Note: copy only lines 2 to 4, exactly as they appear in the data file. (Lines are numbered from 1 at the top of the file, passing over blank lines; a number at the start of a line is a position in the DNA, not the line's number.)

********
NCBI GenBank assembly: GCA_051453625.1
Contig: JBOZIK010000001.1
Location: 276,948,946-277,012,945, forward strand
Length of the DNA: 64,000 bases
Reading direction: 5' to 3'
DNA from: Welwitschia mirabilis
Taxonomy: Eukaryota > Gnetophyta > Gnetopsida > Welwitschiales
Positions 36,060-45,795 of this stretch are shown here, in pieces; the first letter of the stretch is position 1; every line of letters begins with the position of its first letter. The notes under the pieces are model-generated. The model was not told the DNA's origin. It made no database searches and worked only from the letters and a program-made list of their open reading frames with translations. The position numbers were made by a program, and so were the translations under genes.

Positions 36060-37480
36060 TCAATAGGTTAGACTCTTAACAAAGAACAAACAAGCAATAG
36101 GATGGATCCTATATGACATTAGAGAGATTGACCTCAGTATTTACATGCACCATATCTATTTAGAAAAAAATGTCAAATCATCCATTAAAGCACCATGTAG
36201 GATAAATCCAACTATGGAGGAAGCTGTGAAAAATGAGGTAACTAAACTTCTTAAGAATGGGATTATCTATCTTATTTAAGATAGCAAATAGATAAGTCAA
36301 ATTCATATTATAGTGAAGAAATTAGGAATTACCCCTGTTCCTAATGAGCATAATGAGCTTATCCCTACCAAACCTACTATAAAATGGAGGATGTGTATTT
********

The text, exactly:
Contig: JBOZIK010000001.1
Location: 276,948,946-277,012,945, forward strand
Length of the DNA: 64,000 bases